Having said that, however, it’s evident that each will find Catholic commitment to the other problematic. Thus, the more we try to share ground with Singer, the more precarious is our (radical) commitment to the sacredness of the person (and not just on abortion), and the more we try to share ground with the language of rights, the more precarious is our rejection of modern notions of autonomy (hence, Catholics on the right who believe in individualism in economics, and Catholics on the left who believe it on matters like sexuality).
It seems to me this cannot but end up at the question of ultimate teleology (lost in modern ethics, right?), and the necessity of an ecclesial account of the eschatological unity of the human race.
Hi David…thanks for your substantive and helpful thoughts. They echo the school of thought in which you were trained. 🙂
But I wonder…
It just isn’t my experience that working together with utilitarians in pointing out the problems with hyper-autonomy has made me any less committed to the radical sacredness of the person. Indeed, I’ve only grown more sure of this commitment from my engagement with Singer. Can you say more about why you think that, “the more we try to share ground with Singer, the more precarious is our (radical) commitment to the sacredness of the person”? Perhaps a substantive example to back up the claim would be helpful?
Just because I learned it in grad school doesn’t mean it’s wrong 🙂
Your questions are good one. I can imagine two answers to this. One works on the level of your description of experience, which is that the thorough consistency of Singer’s position leads him into certain radical claims (e.g. issues about infanticide) which seem obviously mistaken to you, and hence your commitment to block those implications is strengthened. The second answer is that ultimately your primary interest in this dialogue is practical, and so (as on many ethical issues) the finer points of one’s overall moral theory are not as central. On this second point, I would say that since Christians don’t have a “moral theory” per se – we have Christ and the Church – I learned that in grad school, too! – that it makes sense in church/world contexts to engage in ad hoc ways. Ad hoc does not mean sloppy, as your work demonstrates so well. But the point is that the conversation is not: Singer is a radical utilitarian, we know radical utilitarianism justifies sacrificing the few for the many, therefore we either reject Singer or we reject the sacradeness of the person. The first issue is also important here – give Singer much credit, he actually is willing to draw the tough conclusions, and there is nothing more maddening than trying to dialogue with folks who avoid difficult implications of their own views.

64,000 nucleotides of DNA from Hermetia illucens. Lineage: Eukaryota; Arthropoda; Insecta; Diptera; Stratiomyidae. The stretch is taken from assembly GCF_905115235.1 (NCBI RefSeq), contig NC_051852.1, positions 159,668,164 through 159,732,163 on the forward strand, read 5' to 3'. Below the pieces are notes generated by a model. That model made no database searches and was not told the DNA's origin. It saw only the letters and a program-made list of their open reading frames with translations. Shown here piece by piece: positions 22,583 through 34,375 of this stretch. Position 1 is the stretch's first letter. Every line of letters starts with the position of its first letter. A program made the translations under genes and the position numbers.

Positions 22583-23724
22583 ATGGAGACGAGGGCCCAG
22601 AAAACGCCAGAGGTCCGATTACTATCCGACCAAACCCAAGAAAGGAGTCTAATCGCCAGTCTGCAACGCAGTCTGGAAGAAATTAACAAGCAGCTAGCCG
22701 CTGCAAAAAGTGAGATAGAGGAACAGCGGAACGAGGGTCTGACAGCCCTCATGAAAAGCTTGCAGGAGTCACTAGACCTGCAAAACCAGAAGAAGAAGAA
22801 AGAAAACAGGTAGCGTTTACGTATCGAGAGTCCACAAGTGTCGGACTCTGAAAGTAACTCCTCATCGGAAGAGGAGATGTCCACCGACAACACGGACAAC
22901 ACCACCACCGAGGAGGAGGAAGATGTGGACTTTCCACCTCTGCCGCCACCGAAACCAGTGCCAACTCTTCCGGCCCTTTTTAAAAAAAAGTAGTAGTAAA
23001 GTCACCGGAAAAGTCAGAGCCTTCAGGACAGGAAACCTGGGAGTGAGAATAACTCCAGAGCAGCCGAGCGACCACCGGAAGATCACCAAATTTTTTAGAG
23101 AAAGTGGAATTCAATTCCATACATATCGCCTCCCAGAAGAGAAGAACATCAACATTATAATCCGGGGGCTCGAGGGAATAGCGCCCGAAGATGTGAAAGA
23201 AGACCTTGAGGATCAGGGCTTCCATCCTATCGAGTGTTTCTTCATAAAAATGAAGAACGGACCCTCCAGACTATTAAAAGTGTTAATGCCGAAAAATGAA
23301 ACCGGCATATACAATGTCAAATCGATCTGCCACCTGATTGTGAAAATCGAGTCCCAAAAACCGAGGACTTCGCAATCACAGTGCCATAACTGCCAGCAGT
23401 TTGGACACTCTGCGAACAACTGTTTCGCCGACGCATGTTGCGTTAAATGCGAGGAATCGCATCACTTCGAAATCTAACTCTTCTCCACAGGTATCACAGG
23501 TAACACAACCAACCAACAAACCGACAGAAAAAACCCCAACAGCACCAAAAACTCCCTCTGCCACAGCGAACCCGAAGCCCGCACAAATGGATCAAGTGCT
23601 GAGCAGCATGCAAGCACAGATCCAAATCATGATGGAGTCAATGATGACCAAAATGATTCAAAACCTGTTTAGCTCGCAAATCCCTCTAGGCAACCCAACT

David, you are correct when you state that Christians do not have a “moral theory”, for The Word of God, The Truth of Love became Flesh, and dwelt among us.
“All things came to be through Him…” – The Gospel of John
I suppose you could state that the Line that has been drawn In The Sand is narrow, but that doesn’t change the fact that the difference between Christ’s teaching on respect for the personal and relational Dignity of every son or daughter of a Human Person from the moment of conception, and Peter Singer’s view on The Sanctity of Human Life, is profound.
Sorry, Charlie, you can’t have it both ways. You are claiming you meant “narrow” in the important, significant, profound sense (and I believe you do genuinely feel that way, having read the abortion chapter of your book). But you never should have marketed a book—or a project— if you only meant narrow in the most misleadingly narrow sense.
Mark, with respect, most people who read the work knew what I meant…and did not think that the use of “narrow” was misleading. Furthermore, the book isn’t marketed on the idea that the differences between Singer and Christian Ethics are unimportant; rather, it was marketed (and argued) on the idea that the real and important differences are not nearly as wide-ranging as almost everyone thinks–and this opens the door for interesting conversation and even cooperation.
You, of course, have know way of knowing what “most people” who read your book think, and it’s a bit cheeky to aggrandize that you were very clear to most people, when the whole point of this thread is that a common criticism of your book is, in your view, due to the fact that you were not sufficiently clear. Trying to salvage the project by substituting “not nearly as wide-ranging” for narrow is a distinction without a difference.
If you are stridently pro-life and I would be stridently pro-choice, what does it mean to say that our difference, while important, significant and profound is, no need to worry, not wide-ranging?
Mark, almost all of the people with whom I’ve had discussion…as well as a clear majority of the reviews…did not mention this as a confusion.
If you read the conclusion to the abortion chapter it answers you final question.
Professor Camosy, there is only one difference between the truth that Christ Has Revealed about The Sanctity of Human Life, and Mr.Singer’s view which denies The Sanctity of every Human Life, and that difference is not narrow, it is profound. Perhaps you will be able to make Mr.Singer understand that when you deny the fact that every Human Life has been Sanctified from the moment of conception and thus is worthy of being protected, anything can become permissible.